Description of the Examination
The Information Systems examination covers material that is usually taught in an introductory college-level business information systems course. Questions test knowledge, terminology, and basic concepts about information systems as well as the application of that knowledge. The examination does not emphasize the details of hardware design and language-specific programming techniques. References to applications such as word processing or spreadsheets do not require knowledge of a specific product. The focus is on concepts and techniques applicable to a variety of products and environments. Knowledge of arithmetic and mathematics equivalent to that of a student who has successfully completed a traditional first-year high school algebra course is assumed.
The examination contains approximately 100 questions to be answered in 90 minutes. Some of these are pretest questions and will not be scored. The time candidates spend on tutorials and providing personal information is in addition to the actual testing time.
Note: Prior to October 2015, this examination was called Information Systems and Computer Applications.
Knowledge and Skills Required
Questions on the Information Systems examination require candidates to demonstrate knowledge of the following content. The percentages next to each main topic indicate the approximate percentage of exam questions on that topic.
- Productivity software(word processing, spreadsheet, presentation package, end-user database package)
- Operating systems (memory management, file management, interfaces, types of OS)
- Office systems (e-mail, conferencing, collaborative work, document imaging, system resources)
Internet and World Wide Web
- Internet and other online services and methods (World Wide Web, protocol, Web search engines, Web bots, intranet, cloud computing, communications, push/pull technology, W3C)
- Web browsers (URLs, protocols, standards, history, cookies, resource allocation)
- Website development (analysis, design, functionality, accessibility)
- Specialized systems (knowledge management, expert systems, TPS/OLTP, DSS, GIS, BI, workflow management, project management)
- E-commerce/E-business (EDI, standards, tools, characteristics, types of transactions, business models)
- Enterprise-wide systems (ERP, CRM, SCM)
- Data management (data warehousing, data mining, networking, security, validation, migration, storage, obsolescence)
- Business strategies (competition, process reenegineering, process modeling, TQM, Web 2.0)
- Information processing methods (batch, real-time, transaction)
Hardware and Systems Technology
- Devices (processing, storage, input and output, telecommunications, networking)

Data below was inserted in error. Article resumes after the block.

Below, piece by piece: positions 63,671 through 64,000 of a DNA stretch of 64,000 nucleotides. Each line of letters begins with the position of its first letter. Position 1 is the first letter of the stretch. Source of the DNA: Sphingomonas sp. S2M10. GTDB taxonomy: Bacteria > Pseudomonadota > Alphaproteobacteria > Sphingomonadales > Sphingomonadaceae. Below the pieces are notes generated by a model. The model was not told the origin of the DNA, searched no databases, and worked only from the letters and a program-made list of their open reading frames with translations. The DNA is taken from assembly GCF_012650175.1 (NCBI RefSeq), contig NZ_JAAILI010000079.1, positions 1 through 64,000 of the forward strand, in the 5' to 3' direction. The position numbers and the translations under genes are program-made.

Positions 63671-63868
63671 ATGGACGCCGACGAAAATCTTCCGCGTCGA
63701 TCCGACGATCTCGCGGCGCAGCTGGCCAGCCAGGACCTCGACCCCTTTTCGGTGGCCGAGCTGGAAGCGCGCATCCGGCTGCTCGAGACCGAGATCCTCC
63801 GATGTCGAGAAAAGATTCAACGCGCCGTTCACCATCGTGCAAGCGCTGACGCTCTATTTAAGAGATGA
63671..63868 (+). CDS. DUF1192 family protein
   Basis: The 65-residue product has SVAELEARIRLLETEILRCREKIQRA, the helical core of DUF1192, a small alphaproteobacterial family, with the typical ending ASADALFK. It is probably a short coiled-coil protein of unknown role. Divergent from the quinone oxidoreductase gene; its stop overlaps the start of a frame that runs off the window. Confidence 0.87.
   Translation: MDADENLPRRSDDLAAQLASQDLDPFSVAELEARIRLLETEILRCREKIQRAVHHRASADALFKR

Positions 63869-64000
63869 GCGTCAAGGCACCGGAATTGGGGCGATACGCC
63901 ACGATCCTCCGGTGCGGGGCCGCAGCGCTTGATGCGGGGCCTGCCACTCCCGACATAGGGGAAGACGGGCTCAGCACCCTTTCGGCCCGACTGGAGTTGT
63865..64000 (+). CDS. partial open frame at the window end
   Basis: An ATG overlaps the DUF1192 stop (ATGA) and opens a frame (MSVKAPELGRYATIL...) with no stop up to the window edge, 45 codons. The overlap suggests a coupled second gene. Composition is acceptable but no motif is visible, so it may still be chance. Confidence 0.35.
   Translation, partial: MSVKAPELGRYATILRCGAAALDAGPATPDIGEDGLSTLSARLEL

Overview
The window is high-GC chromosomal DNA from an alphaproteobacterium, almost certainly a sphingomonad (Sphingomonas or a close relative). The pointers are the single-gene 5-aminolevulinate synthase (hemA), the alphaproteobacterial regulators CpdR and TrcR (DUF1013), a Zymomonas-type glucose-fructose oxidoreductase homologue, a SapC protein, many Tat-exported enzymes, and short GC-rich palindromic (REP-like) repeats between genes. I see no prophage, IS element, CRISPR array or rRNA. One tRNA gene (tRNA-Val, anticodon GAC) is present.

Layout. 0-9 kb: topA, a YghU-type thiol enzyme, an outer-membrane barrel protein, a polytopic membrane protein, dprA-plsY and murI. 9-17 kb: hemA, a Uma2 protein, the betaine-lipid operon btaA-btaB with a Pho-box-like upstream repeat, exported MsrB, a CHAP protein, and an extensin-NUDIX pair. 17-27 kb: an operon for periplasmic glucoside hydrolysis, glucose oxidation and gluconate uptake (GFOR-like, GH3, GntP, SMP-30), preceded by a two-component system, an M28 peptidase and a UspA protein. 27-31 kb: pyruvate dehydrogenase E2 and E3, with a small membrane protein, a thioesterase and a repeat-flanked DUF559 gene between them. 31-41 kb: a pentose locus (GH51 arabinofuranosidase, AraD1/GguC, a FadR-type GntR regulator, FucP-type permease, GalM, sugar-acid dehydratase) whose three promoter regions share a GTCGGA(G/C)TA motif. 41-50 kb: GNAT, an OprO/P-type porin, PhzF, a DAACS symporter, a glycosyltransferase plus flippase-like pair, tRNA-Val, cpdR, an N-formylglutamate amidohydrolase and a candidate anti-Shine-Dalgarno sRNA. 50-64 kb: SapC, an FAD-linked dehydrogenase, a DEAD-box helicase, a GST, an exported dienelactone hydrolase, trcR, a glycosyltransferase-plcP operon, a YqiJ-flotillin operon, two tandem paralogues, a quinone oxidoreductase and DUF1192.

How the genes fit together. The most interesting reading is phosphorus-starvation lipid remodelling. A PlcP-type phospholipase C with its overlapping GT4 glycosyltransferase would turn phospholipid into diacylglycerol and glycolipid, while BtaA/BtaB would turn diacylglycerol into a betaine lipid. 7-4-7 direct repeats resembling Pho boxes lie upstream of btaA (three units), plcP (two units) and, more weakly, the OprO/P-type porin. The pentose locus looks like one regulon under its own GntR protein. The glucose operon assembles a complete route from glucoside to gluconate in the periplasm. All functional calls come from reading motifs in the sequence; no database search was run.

- Functions (computer, telecommunications, network hardware)
- Network architectures (local area, wide area, VPN, enterprise)
- Computer architectures (mainframe, client/server, operating systems)
- Wireless technologies (Wi-Fi, cellular, satellite, mobile, GPS, RFID)
- Methodologies (prototyping, SDLC, RAD, CASE, JAD, Agile)
- Processes (feasibility, systems analysis, systems design, end-user development, project management)
- Implementation (testing, training, data conversion, system conversion, system maintenance, post-implementation activities, post-implementation review, documentation)
- Standards (proprietary, open source)
- User interface design
- Development and purpose of standards
Programming Concepts and Data Management
- Programming logic (Boolean, arithmetic, SQL)
- Methodologies (object-oriented, structured)
- Data (concepts, types, structures, digital representation of data)
- File (types, structures)
- Database management systems (relational, hierarchical, network, management strategies)
Social and Ethical Implications and Issues
- Economic effects (secure transactions, viruses, malware, cost of security)
- Privacy concerns (individual, business, identity theft)
- Property rights (intellectual, legal, ownership of materials, open-source software)
- Effects of information technology on jobs (ergonomics, virtual teams, telecommuting, job design)
- Technology's influence on workforce strategies (globalization, virtual teams, telecommuting, outsourcing, insourcing)
- Careers in IS (responsibilities, occupations, career path, certification)
- Computer security and controls (system application, personal computer, disaster recovery)
- Social networking (benefits, risks, ethics, technology, Web 2.0)
Purchase and Prepare
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